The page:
They act as natural flood control by reducing runoff, erosion, and sedimentation, and increasing infiltration and groundwater recharge.
They improve our water quality by filtering pollutants, nutrients, and sediments from runoff and groundwater.
They cool our neighbourhoods by providing shade, reducing the urban heat island effect, and lowering our energy consumption.
The whole world has awakened to the devastating effects of our shrinking forest and its relation to climate change. This consciousness is what must have attracted Ethiopia’s attention to have set a world record when they planted a record-breaking number of 350 million trees in 24 hours on July 19, 2019, by mobilising millions of volunteers across the country.
That tree-planting campaign was part of their Green Legacy Initiative, to restore degraded lands and combat climate change. Some of the strategies that Ethiopia employed to achieve this feat are:
Setting a clear and ambitious target of planting four billion trees by October 2023, and breaking it down into daily and hourly goals.
Creating awareness and enthusiasm among the public through media campaigns, social media platforms, and community engagement.
Providing adequate resources and logistics, such as seedlings, tools, transportation, and water, to support the planting activities.
Involving various stakeholders, such as government officials, civil servants, religious leaders, celebrities, students, farmers, and environmental activists, in the planning and implementation of the campaign.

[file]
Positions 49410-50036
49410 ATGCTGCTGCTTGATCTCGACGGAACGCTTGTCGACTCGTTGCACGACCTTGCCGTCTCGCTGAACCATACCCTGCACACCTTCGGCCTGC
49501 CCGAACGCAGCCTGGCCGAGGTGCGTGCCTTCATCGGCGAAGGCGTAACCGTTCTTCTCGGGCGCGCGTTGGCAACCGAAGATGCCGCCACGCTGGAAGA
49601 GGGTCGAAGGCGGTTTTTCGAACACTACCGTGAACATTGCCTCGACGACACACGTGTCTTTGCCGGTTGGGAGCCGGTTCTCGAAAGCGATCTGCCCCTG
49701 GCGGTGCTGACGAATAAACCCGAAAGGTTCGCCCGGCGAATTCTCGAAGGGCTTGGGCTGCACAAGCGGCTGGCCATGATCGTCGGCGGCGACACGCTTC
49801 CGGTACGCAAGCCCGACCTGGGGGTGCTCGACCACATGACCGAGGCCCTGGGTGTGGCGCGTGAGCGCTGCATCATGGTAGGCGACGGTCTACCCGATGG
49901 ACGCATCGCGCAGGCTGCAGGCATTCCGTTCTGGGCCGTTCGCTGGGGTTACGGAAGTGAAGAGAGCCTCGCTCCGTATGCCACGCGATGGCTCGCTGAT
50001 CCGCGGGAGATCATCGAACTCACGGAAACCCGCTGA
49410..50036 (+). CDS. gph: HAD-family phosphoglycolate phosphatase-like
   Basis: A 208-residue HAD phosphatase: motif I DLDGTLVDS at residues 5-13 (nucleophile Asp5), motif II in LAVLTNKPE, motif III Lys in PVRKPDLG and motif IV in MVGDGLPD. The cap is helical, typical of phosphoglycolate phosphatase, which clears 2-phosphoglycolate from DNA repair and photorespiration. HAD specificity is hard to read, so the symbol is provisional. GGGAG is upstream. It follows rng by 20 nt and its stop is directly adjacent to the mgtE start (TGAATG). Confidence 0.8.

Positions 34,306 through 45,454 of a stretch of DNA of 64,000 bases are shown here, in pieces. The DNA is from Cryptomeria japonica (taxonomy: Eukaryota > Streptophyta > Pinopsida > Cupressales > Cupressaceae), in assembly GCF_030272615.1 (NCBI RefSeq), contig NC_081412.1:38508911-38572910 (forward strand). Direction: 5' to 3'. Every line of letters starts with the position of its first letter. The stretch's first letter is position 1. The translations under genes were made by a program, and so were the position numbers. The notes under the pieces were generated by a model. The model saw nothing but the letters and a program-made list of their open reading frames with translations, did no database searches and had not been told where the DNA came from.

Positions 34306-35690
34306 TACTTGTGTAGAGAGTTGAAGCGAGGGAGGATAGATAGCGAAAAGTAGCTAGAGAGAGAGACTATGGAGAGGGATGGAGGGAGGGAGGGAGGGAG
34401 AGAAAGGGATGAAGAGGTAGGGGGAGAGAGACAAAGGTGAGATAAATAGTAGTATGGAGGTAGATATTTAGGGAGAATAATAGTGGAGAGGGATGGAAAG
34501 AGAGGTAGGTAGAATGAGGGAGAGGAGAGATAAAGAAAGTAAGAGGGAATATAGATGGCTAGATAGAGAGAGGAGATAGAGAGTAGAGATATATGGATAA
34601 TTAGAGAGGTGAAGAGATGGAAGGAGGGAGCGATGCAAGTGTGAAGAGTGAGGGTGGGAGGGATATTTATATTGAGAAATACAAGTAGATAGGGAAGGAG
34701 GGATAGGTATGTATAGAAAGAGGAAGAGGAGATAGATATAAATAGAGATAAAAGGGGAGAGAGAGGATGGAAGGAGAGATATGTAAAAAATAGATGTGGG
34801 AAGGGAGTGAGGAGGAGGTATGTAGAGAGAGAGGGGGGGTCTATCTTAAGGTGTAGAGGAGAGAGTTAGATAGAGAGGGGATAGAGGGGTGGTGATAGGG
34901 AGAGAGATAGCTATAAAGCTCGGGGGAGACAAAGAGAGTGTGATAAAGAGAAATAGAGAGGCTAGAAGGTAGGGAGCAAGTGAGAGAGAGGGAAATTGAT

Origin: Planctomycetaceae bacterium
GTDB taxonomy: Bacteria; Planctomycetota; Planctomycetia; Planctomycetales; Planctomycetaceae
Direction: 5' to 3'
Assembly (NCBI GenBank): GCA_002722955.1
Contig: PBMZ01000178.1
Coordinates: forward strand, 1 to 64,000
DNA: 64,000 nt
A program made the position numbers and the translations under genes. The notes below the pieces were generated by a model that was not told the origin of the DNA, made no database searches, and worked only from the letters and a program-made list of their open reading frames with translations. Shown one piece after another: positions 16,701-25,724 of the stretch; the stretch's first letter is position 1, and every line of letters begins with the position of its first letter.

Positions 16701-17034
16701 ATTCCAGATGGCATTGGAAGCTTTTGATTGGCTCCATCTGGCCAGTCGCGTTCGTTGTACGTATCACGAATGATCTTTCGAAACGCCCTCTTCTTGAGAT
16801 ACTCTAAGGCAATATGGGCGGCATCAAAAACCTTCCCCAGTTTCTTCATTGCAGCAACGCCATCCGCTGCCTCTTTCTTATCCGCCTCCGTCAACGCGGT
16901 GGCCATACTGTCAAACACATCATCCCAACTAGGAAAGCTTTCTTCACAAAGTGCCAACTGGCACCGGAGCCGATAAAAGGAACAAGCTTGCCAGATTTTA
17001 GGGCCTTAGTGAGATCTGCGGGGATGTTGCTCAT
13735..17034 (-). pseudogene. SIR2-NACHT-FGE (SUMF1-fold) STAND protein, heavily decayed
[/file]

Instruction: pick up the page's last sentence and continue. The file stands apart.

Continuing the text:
Monitoring and verifying the number of trees planted using satellite imagery, drones, and mobile applications.
Ensuring the survival and growth of the planted trees by implementing proper management and protection measures.
Ethiopia’s tree-planting campaign has been hailed as a remarkable achievement and a source of inspiration for other countries facing similar environmental challenges. However, some experts have also cautioned that planting trees alone is not enough to address the complex and interrelated issues of deforestation, land degradation, biodiversity loss, and climate change. They have suggested that Ethiopia should also focus on improving its forest governance, enhancing its land tenure security, promoting its agroforestry systems, and diversifying its energy sources.
And in Nigeria, with our ever-expanding population, encouragement should be given towards the use of alternative sources of cooking energy by harnessing our abundant natural gas and through the provision of affordable and discounted gas stoves. This will reduce the amount of trees felled for firewood and charcoal. Also, ecologically adaptable trees should be sought for planting and especially those that will have economic and dietary value with guidance on where, how, and what to plant
Lest I forget, a similar ambition was initiated in Gombe State, Gombe Goes Green in 2019. How have the trees planted faired? This is food for thought – North East Development Commission.
Muhammad Salihu Ahmad, FMA2, off Yaya (Petel) Abubakar Road, Fadamar Mada, Bauchi Email: [email protected]